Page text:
Taxonomy term

climate change

Mountaintops get less lonely for alpine plants

It takes a hardy plant to live on top of a mountain, but new research shows that summits in the Alps are hosting more species of plants than ever before. Long-term botany surveys conducted on 302 European mountaintops over the past 145 years show that the variety of plant species living on the harsh summits has markedly increased over the last 10 years due to climate change.

18 Jul 2018

Comment: The changing shape of local climates

Climate is changing globally, but how will it be experienced locally? Researchers are developing the techniques needed to understand and predict the local consequences of global change.

02 Jul 2018

Down to Earth With: Conservation engineer Emily Pidgeon

“I can be a very blunt object,” says Emily Pidgeon, describing how she moves through the world and how she approaches her work. Her Australian accent, drawling yet punctuated, rises above the din of the lunch crowd at a café. She pauses a moment, and declares herself a larrikin. “Do you know that word, larrikin?” She explains that Australians have a larrikin culture — they’re troublemakers, but in a good way. “We have a healthy disrespect for authority,” she says, sipping her tea.

30 Mar 2018

Comment: Arctic warming and midlatitude weather: Is there a connection?

Over the last few decades, the Arctic has warmed more than the rest of the planet, but is this Arctic amplification influencing weather patterns in the middle latitudes?
04 Dec 2017

What drives hot spots of sea-level rise?

As sea levels creep up around the world, scientists have observed hot spots where regional rates of sea-level rise greatly outpace the global average. But what drives the formation of these hot spots, and how long they last, have been mysteries. In a new study, scientists tracking sea levels along the Florida coast suggest that the combined effects of two naturally occurring climate processes, the El Niño-Southern Oscillation (ENSO) and the North Atlantic Oscillation (NAO), control sea-level hot spot formation along the U.S. East Coast.

01 Dec 2017

Geomedia: Books: Earth faces challenges, but are they tipping points?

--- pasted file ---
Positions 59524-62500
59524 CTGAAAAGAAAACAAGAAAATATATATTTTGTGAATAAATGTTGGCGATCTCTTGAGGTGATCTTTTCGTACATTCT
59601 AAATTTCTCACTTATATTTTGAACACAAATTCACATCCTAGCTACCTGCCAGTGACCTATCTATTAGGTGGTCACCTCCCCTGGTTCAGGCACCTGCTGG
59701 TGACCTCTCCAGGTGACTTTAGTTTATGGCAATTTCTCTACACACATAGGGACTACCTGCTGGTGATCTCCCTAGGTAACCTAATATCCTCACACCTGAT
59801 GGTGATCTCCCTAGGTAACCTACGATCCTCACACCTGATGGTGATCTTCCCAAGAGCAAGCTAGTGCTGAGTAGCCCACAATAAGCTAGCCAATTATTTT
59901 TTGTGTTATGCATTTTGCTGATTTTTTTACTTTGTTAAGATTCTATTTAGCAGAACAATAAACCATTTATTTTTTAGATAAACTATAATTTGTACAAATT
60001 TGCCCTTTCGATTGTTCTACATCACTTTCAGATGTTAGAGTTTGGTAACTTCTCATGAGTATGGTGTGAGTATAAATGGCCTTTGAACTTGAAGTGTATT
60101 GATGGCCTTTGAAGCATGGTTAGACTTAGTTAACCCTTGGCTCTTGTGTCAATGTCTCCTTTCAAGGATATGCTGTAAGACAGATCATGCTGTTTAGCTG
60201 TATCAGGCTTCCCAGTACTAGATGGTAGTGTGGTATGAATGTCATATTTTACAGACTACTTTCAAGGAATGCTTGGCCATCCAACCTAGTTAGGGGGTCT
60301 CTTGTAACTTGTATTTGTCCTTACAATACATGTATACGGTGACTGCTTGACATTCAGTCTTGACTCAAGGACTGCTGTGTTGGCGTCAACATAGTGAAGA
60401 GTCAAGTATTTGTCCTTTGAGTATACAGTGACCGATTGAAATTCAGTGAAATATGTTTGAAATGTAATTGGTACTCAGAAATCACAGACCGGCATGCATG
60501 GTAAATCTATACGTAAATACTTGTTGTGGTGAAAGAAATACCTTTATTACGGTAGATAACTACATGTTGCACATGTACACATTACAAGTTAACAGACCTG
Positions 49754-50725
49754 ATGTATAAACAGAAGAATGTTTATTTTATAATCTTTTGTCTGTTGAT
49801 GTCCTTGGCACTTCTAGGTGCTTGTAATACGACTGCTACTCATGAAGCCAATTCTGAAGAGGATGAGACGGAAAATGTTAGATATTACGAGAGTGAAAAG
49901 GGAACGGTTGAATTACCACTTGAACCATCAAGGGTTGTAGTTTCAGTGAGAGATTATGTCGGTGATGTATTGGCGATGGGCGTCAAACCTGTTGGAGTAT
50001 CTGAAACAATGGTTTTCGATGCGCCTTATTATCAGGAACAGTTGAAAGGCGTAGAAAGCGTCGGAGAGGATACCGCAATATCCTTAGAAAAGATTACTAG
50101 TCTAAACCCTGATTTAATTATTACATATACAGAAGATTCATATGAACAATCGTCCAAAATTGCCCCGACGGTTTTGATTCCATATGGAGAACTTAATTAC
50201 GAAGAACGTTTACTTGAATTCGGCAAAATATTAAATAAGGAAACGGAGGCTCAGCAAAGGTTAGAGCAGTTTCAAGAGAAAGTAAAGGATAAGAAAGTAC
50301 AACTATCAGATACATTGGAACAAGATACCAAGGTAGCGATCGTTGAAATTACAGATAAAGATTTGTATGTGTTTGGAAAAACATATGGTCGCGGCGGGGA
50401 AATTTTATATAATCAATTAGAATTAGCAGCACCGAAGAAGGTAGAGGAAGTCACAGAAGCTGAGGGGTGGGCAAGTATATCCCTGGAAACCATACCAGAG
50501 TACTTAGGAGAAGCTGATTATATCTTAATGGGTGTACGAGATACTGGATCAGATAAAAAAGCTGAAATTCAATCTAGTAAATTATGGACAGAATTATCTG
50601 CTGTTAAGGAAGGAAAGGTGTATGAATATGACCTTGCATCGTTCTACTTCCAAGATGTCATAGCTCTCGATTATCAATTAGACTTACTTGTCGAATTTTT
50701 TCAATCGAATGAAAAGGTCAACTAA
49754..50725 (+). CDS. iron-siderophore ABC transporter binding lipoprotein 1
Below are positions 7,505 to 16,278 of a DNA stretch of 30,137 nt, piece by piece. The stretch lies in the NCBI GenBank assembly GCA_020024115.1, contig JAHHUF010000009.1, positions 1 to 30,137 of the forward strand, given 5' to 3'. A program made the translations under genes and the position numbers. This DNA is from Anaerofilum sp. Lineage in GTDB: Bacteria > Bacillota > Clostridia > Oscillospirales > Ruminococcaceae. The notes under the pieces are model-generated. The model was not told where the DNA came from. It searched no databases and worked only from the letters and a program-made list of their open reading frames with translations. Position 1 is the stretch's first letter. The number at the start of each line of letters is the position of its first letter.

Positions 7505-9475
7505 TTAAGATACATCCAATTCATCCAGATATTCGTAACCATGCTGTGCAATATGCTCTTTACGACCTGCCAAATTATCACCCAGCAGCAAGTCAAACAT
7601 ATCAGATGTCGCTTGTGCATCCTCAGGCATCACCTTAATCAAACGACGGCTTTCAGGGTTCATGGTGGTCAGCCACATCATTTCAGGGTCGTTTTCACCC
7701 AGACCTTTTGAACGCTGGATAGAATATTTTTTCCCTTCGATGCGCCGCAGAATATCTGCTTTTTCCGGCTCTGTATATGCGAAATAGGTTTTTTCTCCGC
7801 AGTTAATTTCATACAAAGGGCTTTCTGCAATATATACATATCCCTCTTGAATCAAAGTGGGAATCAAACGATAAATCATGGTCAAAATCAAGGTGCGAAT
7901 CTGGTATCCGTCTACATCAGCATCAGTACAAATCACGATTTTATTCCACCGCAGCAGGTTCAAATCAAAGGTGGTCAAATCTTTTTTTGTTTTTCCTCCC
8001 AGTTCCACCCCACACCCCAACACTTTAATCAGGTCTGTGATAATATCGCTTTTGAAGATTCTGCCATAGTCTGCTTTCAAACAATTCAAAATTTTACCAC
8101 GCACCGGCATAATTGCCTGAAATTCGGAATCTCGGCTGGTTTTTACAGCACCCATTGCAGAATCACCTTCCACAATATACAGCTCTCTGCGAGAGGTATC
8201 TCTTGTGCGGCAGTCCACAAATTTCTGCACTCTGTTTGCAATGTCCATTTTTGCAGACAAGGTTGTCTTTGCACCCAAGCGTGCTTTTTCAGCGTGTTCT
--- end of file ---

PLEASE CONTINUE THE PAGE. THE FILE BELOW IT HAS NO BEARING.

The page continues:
The 2016 book, “Tipping Point for Planet Earth,” by paleoecologists Anthony D. Barnosky and Elizabeth A. Hadly, is a serious book on a serious topic, and a well-written, one-stop resource for anyone who wants to understand a host of looming problems. The book focuses on the alarming number of worrisome planetary trends now underway, mainly as a result of the convergence of population growth and human-induced global warming. Chapters cover people (population growth), “stuff” (increased purchases of material goods), storms, hunger, thirst (failing water supplies, clean or not), toxins, disease and war. These trends have merited serious attention from environmental scientists and deserve the same from politicians. Whether they are tipping points, however, is a point of contention.

27 Jul 2017

Delusions of grandeur in building a low-carbon future

Traditional macroeconomic models provide an unstable foundation for decision-making when planning for a low-carbon future. To maximize our ability to achieve our future energy, climate and economic goals, economic modeling concepts must be improved.
25 Jul 2017

More than a nuisance: Over time, small floods cost more than extreme events

Devastating storms like Hurricanes Katrina and Sandy dominate public attention when they hit, causing massive amounts of damage from high winds and waters. But small floods driven by rising seas may end up costing some coastal areas more in the long run. According to a new study published in the journal Earth’s Future, the cumulative property damage from these so-called nuisance floods could eventually match or exceed costs from rare extreme storms.

03 Jul 2017

Burying the sky: Turning carbon dioxide into rock

At an Icelandic geothermal power plant, researchers are capturing carbon dioxide and burying it in basalt to keep the greenhouse gas out of the sky. But can this method be scaled up, and work elsewhere, to help meet global climate goals? 

02 Jun 2017

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